• avatar

    An individual who may or may not now be related to me by marriage discovered a weakness with the manual transmission Chevette:

    If you leave the vehicle in neutral with the engine running and forget to engage the parking brake and exit the vehicle to ‘grab a few things’ from inside the house, it is possible for the vehicle to roll. If you do this often enough, it could possibly roll down a hill. A steep one. With trees at the bottom. (Fortunately spaced 8 inches wider than the body of said Chevette.)

  • avatar

    A guy stationed at MCAS New River had one of these on base around 1991. He accessorized it with hot pink rims & wiper blades. We called it the “Tough Guy ‘Vette.”

    Yeah, these were thick as fleas when I grew up. Can’t say I was ever jealous of any family that drove one. We were poor, but not THAT poor.

  • avatar

    My mom put about 180,000 miles on a dark red ’81 4-speed 5-door, equipped better than this one (which still meant manual everything and no A/C). Most of that came from a 100-mile round trip commute to law school; it was her post-divorce-new-career car. It broke a lot but was always cheap and easy to fix. She finally replaced it with a used ’88 Accord in ’91.

  • avatar

    A co-worker in the mid 1980s had one of these. I remember him getting a plugged main jet and a locked up rear axle. Overall though, he figured it was the cheapest 4 wheel transportation going.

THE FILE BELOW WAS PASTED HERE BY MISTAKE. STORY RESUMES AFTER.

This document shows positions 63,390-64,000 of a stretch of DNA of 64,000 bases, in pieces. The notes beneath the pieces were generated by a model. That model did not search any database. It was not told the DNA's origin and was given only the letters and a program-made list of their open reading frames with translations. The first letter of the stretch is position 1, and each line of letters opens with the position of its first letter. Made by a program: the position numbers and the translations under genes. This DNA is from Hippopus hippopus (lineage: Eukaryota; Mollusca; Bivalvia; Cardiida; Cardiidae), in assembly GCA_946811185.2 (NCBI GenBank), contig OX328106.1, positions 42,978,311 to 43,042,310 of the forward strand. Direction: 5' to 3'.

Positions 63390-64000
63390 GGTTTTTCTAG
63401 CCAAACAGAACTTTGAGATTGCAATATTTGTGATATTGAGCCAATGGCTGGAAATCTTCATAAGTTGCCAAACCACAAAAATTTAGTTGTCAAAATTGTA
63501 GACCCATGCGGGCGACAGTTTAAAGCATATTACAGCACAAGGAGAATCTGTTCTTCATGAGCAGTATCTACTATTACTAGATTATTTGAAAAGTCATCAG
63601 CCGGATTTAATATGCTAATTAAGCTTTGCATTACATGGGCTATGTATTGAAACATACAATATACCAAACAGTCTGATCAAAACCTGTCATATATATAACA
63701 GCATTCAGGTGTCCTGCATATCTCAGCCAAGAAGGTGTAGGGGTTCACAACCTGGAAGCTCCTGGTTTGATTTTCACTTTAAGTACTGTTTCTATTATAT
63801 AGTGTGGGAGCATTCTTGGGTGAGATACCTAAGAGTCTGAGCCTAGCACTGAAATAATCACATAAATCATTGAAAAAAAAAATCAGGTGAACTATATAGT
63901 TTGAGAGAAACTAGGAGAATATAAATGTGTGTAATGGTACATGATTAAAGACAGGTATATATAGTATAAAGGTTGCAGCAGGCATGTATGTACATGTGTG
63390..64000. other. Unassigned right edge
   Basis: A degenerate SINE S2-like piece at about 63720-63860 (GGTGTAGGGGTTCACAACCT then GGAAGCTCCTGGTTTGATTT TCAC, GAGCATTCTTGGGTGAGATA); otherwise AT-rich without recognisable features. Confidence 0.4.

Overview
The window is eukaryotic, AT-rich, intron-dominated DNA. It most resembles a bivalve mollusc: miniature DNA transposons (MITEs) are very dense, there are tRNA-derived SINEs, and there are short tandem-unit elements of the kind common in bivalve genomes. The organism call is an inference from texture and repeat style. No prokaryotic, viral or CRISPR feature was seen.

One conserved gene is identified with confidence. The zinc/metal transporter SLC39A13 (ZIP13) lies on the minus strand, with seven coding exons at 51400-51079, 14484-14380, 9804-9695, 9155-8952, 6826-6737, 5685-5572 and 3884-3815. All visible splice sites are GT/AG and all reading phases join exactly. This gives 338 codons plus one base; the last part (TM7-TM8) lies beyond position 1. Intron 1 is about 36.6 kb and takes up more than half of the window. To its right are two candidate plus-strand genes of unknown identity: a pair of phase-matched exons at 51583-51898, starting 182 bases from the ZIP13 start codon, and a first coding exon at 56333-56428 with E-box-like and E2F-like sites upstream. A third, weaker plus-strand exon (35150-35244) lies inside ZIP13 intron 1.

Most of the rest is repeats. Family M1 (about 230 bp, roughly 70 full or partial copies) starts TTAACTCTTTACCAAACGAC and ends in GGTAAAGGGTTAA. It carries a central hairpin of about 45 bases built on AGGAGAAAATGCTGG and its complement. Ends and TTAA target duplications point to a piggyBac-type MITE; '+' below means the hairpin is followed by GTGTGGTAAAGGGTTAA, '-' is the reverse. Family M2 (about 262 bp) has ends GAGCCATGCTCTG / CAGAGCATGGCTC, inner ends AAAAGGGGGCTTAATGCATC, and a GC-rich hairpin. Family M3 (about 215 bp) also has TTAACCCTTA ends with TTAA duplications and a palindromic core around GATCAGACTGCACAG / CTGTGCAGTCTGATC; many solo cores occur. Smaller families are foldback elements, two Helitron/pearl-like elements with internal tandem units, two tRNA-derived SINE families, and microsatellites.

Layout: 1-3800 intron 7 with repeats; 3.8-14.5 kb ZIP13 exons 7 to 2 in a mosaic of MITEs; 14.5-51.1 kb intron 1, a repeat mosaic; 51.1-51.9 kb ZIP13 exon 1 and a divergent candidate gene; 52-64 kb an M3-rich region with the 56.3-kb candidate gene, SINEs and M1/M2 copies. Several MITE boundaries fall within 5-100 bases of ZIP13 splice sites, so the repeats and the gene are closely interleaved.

• avatar

    The Chevette. Nice. All the reliability and build quality of an early generation T-34 tank with none of the ergonomics or plush interior appointments. GM’s reputation for engineering and quality got a richly-deserved shove down the staircase for that motorized debacle.

  • avatar

    Friend of mine bought on of these abominations some 30 years ago. He was proud of the purchase and asked me to take it for a ride and confirm his good taste.. We get out on the road, he asks “What do you think?” I said “I think it shut off.. It won’t move!” He replies with “No!! just press harder!!!” I pressed that pedal with as much force as to kill a 3 pound cockroach.. Still wouldn’t move. I pulled over and used the Titanic-inspired-feeling tiller to turn it around and take it back. I never got in that car again.

  • avatar

    My fool brother bought one of these, drove it for a week, and discovered the rear axle was misaligned by 1.5 inches. Dealer blew him off claiming there was nothing wrong with the car, and he kept it for a couple more years until so many things failed (driver’s seat even broke) he couldn’t get to work reliably. Then the damn fool bought a S10…

  • avatar

    Selling thoroughly obsolete, poorly built cars is a great way to gain brand loyalty. The C-Kadett platform was antiquated even when it came out in 1973, using it to sell vehicles in the US in 1987 is mind-boggling.

  • avatar

    The Fort Worth, Texas sticker – I wonder if that was from some unit based at Carswell AFB (now NAS Carswell JRB)? Or from the General Dynamics (now Lockheed Martin) plant that was then building F-16s?

  • avatar

    Having driven a couple of these in the past, the thing that stood out to me was that the steering column was off-center vis a’ vis the driver’s seat. I could see that being hard to get used to.

  • avatar

    1982 Pontiac version (T1000) with GASOLINE power and 3 spd slushbox.

    Foot to the floor 0-60 30.0 sec
    Passing 45-60 12.8 sec

    Good GOD that’s slow.

  • avatar

    I learned how to drive a manual transmission in the chevette. ALL my cousins in Louisville ky had one literally all of them from brand new chevettes to…. One of my cousins drove from Louisville to visit us in Nyc (the brand new chevette).